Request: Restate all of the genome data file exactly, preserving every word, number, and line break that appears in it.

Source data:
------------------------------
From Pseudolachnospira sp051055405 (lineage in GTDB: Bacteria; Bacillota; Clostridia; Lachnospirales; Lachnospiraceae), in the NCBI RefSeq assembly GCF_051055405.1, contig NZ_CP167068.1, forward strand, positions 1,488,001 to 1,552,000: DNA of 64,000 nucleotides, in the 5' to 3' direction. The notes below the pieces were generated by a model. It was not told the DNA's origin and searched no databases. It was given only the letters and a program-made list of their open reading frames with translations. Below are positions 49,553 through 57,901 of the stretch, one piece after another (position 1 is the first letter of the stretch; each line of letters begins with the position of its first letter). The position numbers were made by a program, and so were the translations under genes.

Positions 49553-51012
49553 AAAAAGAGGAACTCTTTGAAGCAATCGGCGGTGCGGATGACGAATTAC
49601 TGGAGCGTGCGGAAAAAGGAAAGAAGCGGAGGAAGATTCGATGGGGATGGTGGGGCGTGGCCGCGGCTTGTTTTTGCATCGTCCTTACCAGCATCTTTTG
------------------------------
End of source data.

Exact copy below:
From Pseudolachnospira sp051055405 (lineage in GTDB: Bacteria; Bacillota; Clostridia; Lachnospirales; Lachnospiraceae), in the NCBI RefSeq assembly GCF_051055405.1, contig NZ_CP167068.1, forward strand, positions 1,488,001 to 1,552,000: DNA of 64,000 nucleotides, in the 5' to 3' direction. The notes below the pieces were generated by a model. It was not told the DNA's origin and searched no databases. It was given only the letters and a program-made list of their open reading frames with translations. Below are positions 49,553 through 57,901 of the stretch, one piece after another (position 1 is the first letter of the stretch; each line of letters begins with the position of its first letter). The position numbers were made by a program, and so were the translations under genes.

Positions 49553-51012
49553 AAAAAGAGGAACTCTTTGAAGCAATCGGCGGTGCGGATGACGAATTAC
49601 TGGAGCGTGCGGAAAAAGGAAAGAAGCGGAGGAAGATTCGATGGGGATGGTGGGGCGTGGCCGCGGCTTGTTTTTGCATCGTCCTTACCAGCATCTTTTG